END. sits down with London graffiti kingpin, Pref, to talk typography on his own terms and reworking logos for YMC.
Tapping graffiti artist Pref to rework their iconic logo, London-based streetwear stalwarts YMC unveil an exclusive collection which places mind-bending typography front and centre.
Having garnered critical acclaim for his distinctive approach to typography and lettering, Pref's work exists at the intersection of street-level graffiti and studio-based graphic design. Using his days as an art director to learn every rule in the typeface-book, and then putting this knowledge to work subverting and rebuilding words and letters in his unique graphic style, perhaps no British artist is better placed to rework an alphabet-based logo than Pref.
Catching up in his design studio, Pref breaks down the process of reworking brand iconography for the fashion-arena for END. and talks typography, finding his love of graf, and why London is the greatest city for street art.
You're a long-time friend of YMC, what made now the right time to work on a collaboration together?
I had recently worked on a collaboration with a luxury fashion brand and was interested in doing something on more of a streetwear level. I’ve worn a lot of YMC over the years - its simplicity has always appealed to me. I'm excited to have the opportunity to be part of something new for a London-based brand with such a long and storied heritage.
Your style sits at the intersection of graffiti and graphic design, making you the ultimate candidate to revise the YMC logo. What did the process look like and what were you trying to achieve with the rework?
The process for me was first to look at what kind of wording and lettering there was to work with. Most brands have sayings or slogans that can be used, but every different word and letter combination offers different opportunities in terms of how they might all fit together and interact. The first phase for me was to spend a few days doing nothing but sketching; brainstorming what might be possible with the given lettering. A bit like a visual puzzle that needs to be cracked. Then, once I’d mocked up the most successful options, they went to the client to make a decision on which ones they wanted to develop. What I was hoping to achieve with this process was to create something that's innovative and technical but readable. Above all, I hoped to create something completely new.
Typography and lettering sit front and centre in your work; what is your go-to font on Microsoft Word?
I spent a long time as an art director pouring over fonts, but have little to no interest in them now. I tend to just go with something classic and minimal if I’m designing. I think my current Pref work in a lot of ways is a rejection of formal typography and all the boring rules associated with it. I spent so long being concerned with the minutiae of lettering design that now I prefer to just draw them however I want. Using them for their basic shapes, often the wobblier the better.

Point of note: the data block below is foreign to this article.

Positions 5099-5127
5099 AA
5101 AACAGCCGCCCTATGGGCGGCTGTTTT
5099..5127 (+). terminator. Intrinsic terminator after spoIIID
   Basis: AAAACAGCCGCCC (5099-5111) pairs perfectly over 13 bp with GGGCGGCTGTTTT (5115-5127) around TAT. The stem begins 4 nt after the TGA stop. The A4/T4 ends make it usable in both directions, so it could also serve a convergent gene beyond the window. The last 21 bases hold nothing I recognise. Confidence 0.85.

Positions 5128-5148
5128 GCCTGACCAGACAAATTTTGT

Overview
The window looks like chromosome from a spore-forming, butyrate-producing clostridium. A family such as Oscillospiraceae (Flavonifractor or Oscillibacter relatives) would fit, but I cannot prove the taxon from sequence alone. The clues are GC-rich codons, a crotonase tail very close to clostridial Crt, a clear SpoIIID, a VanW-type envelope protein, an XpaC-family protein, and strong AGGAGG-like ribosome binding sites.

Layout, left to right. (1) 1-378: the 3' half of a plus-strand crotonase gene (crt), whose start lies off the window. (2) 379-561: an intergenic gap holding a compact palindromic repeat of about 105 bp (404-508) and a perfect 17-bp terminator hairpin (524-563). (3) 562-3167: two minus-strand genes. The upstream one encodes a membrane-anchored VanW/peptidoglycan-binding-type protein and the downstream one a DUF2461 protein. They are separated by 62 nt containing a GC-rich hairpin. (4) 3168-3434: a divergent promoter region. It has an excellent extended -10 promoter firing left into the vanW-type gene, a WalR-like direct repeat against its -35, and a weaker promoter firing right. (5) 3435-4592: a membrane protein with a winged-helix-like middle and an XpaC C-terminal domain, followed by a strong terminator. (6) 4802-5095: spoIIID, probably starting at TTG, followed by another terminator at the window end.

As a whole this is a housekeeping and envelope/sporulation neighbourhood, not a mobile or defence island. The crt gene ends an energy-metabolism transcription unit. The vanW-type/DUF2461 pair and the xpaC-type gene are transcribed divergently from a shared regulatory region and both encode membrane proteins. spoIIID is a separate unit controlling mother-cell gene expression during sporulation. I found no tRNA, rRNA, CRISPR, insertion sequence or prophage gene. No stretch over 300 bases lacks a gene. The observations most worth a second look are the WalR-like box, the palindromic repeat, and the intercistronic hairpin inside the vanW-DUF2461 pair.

Why has working with words versus symbols or imagery characterised so much of your work?
In traditional graffiti murals there is always lettering and characters or 'people' of some sort depicted. No matter how good the graffiti lettering is, if a member of the public walks by they will always say, “I like the face,” if there is a portrait. Or, "I like the person or the Mickey Mouse." or whichever cartoon character has been painted. People can relate to or understand the characters, but can’t really even ‘see’ the graffiti lettering for any of its merits, mostly because they can’t read it. I experienced this a lot when I was younger panting with friends who were really good at characters. I was terrible at them, but I always believed that it would be possible to get the same reaction from the general public with lettering if they could read it a bit more. I set about exploring that idea really early on and began pushing what might be possible with legible lettering in the graffiti world. I like the limitations and framework that letterforms offer. A set of rules to break and bend. I like that on the one hand lettering can be mundane, everyday and functional, but at the same time so expressive, dynamic and abstract.
What initially attracted you to graffiti as a medium for creative expression?
I was born in 1981 and was really into skateboarding as a young teenager. I loved the whole thing; doing it, but mainly the graphics. They were subversive, anti-establishment, occasionally rude, but above all just looked so cool. Around the same time, I was also introduced to Mad Magazine - a comic which did a similar sort of thing as skate graphics in terms of making fun of popular culture. They were my first loves and also the first examples of design and graphic art that were specifically for teenagers and young adults that I had come across. They were risqué and exciting. When I was about 13, I found a copy of Spraycan Art (the graffiti bible from the 80s) at a flea market and it completely blew my mind. It had a lot of the qualities and the same attitude of skate graphics and Mad, but also had the illegal element so it was like a logical progression. I think a lot of people from my generation who were into those subcultures had the same sort of experience.
Does the subcultural element of the art-form mean as much to you as the art itself?
I’ve always been more interested in the artform and the way it looks. I have always been fascinated by how new it is as an artform and how much potential there is to push and evolve it way beyond what was done in the 70s, 80s and 90s.
Best city in the world for graffiti?
Hard question: I haven’t seen them all and it definitely depends on what you want to do. I’d have to say London of course, because it has a bit of everything.
What is your go-to piece from the YMC collection?
I'd say probably the socks and the patterned shirt.